We wonder if it might be timely and helpful for all of us to take a few, slow, deep breaths and reflect on our reactions to swan Angela's death. It is appropriate and natural for us to feel pro­found grief over the horrific death of a beautiful mother, and our accompanying anger at the "sad cruelty" that was directed at her is also normal. It is further reasonable that we would hope that the perpetrator(s) would be found and held accountable for what happened. However, we are concerned about the vindictiveness that is being expressed against those responsible. Calls for public humiliation and ruthless punishment only serve to place us all in a similar role of inflicting cruelty — that which we claim to be denouncing.

On reading, I was reminded of the little ‘pause button’ so much a part of our ubiquitous, electronic gadgetry. The symbol, of course, is that of two, short, vertical, parallel lines – with a convenient and appropriate space between. Quite unlike the ‘play’ or the ‘fast forward’ buttons – that compel us to ‘get on with it’ – it seems to suggest a space to ‘pause’ and reflect; to pause and reconsider; not unlike the writers’ plea above.

They continue:
Further, might we gain a different perspective if we asked ourselves: what if the perpetrator were my child? My brother? My friend? What would best serve him in learning and moving on from this event? We wonder what suggestions we would come up with then.

Several possibilities are offered as to how we might conduct ourselves – as we spend that brief moment ‘between the lines’:

Take some time to develop a different perspective (the child, brother, friend vs. faceless villain view). Karen Armstrong, in the opening chapter of her Twelve Steps to a Compassionate Life, comments on the universality of the ‘Golden Rule’, common to all faith structures and attributed in its origin to Confucius as the constant guide that informs one’s daily conduct: ‘All day, every day, never do to others what you would not like them to do to you’ (aka, empathy).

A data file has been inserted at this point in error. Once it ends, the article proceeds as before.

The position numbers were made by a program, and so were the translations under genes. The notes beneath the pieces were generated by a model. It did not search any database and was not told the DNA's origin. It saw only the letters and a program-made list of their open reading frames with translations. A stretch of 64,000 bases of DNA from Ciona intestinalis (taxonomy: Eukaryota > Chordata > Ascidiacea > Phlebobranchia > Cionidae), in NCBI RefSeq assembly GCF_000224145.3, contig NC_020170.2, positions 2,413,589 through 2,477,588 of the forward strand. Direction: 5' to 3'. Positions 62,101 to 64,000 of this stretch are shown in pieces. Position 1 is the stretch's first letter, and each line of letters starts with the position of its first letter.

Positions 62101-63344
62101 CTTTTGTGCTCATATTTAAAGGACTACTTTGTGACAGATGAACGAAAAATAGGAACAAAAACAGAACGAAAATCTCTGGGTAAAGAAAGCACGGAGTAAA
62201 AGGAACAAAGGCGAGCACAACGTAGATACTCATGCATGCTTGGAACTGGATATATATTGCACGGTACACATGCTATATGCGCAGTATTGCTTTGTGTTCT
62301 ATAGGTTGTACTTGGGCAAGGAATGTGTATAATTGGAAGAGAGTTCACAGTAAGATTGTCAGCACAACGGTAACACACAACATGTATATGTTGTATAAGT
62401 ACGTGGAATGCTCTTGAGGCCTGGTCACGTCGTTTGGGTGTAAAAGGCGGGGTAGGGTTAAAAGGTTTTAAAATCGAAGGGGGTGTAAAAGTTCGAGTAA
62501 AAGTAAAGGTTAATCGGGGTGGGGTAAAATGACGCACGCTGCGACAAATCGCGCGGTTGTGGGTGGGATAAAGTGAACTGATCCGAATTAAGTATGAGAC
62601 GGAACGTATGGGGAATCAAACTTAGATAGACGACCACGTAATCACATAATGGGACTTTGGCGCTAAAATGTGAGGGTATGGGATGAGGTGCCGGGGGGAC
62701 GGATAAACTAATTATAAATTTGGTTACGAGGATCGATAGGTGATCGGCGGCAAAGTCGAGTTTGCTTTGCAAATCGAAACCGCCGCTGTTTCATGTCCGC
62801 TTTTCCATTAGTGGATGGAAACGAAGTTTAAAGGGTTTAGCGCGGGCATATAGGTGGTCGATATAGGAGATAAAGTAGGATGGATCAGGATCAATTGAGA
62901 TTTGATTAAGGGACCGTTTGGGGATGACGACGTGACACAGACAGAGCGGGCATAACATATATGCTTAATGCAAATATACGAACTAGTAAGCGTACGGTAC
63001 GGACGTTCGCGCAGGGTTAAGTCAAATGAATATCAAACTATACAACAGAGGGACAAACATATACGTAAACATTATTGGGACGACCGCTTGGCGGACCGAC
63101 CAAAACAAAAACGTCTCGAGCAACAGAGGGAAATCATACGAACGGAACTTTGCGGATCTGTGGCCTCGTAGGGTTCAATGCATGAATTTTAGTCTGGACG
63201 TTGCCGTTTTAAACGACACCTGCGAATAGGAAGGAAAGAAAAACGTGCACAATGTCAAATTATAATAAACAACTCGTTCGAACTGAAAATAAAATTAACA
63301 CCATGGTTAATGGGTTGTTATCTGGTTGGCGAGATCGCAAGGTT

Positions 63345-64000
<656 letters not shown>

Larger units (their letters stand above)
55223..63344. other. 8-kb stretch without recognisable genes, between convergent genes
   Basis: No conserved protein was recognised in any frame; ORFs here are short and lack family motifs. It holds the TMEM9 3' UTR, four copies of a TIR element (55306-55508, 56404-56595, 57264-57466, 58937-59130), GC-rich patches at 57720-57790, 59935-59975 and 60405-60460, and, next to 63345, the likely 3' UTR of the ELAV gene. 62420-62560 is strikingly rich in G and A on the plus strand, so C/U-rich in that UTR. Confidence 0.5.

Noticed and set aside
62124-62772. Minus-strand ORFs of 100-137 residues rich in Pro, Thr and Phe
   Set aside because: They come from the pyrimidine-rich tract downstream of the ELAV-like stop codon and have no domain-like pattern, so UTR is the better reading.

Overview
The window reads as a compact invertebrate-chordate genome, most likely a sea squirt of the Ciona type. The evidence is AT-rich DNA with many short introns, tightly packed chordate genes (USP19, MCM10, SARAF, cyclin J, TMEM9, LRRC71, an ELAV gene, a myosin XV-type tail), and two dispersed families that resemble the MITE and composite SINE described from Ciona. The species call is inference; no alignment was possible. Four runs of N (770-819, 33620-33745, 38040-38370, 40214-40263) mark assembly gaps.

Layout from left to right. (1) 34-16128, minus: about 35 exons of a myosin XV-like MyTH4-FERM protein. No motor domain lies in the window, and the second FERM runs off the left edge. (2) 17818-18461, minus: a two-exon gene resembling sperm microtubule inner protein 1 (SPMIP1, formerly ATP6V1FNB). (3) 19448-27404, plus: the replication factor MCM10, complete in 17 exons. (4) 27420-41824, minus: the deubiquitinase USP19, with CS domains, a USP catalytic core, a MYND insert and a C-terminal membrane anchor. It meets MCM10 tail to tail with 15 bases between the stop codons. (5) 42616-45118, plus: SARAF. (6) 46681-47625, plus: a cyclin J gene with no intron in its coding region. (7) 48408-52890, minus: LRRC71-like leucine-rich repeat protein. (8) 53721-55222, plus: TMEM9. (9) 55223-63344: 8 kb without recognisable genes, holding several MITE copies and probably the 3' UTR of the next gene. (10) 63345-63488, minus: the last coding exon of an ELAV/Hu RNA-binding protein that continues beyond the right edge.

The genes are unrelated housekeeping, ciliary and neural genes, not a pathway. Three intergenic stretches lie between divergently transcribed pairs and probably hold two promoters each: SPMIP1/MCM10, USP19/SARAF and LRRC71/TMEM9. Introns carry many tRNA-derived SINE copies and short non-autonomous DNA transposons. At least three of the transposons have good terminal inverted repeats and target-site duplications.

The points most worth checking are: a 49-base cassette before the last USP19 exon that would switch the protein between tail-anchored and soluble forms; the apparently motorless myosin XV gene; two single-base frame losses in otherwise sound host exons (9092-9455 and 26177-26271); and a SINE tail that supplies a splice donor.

Or we could collect data, understanding of the circumstance, the individual before acting. Further, Zindel Segal (The Mindful Way Through Depression) encourages us to consider alternatives: “Acceptance or allowing (vs. action), as a vital first step, lets us be­come fully aware of issues, and then, if appropriate, to respond in a skillful way of addressing these issues -- rather than to react in knee-jerk fashion, by automatically running off some of our old (often unhelpful) strategies” – what an acquaintance calls ‘sitting with. . .’ versus ‘acting on’. Resisting the view that, when one is ‘inactive’, one is condoning, endorsing a situation; rather than simply reflecting on it.

And finally, Breathing. As the letter suggests, ‘let’s take a few, slow, deep breaths. . . ‘ Again, Segal offers a variant on this common ‘pause button’. He calls it the ‘three-minute breathing space’; the A, B, C’s (not from New Jersey this time!):

A - Awareness. Observe – bring the focus of awareness to your inner experience and notice what is happening in your thoughts, feelings, and bodily sensations. Describe, acknowledge, identify – put experiences into words; for example, say in your mind: “A feeling of anger is arising” or “Self-critical thoughts are here.”

B – Breathe. Redirecting your Attention. Gently redirect your full attention to the breath. Follow the breath all the way in and all the way out. Try noticing, at the back of your mind, “Breathing in . . . Breathing out”; or counting, “Inhaling, one . . . exhaling, one. . . inhaling, two. . .exhaling, two. . .etc.”.

C – Connect, in a Considered way. Allow your attention to expand to the whole body – especially to any sense of discomfort, tension, or resistance. If these sensations are there, then take your awareness there by ‘breathing into them’ on the in-breath. Then, breathe out from those sensations, softening and opening with the out-breath. Say to yourself on the out-breath, “It’s OK. Whatever it is, it’s OK. Let me feel it”. Become aware of and adjust your posture and facial expression. As best you can, bring this expanded awareness to the next moments of your day.

So the space between the lines is as much about bringing intention to our behaviour; informing our actions before doing, versus the automatic ‘knee jerk’ (hmmm, jerk?) I suppose there is a time for Method #2 – at least that anonymous runner considered his choices. . . I suppose.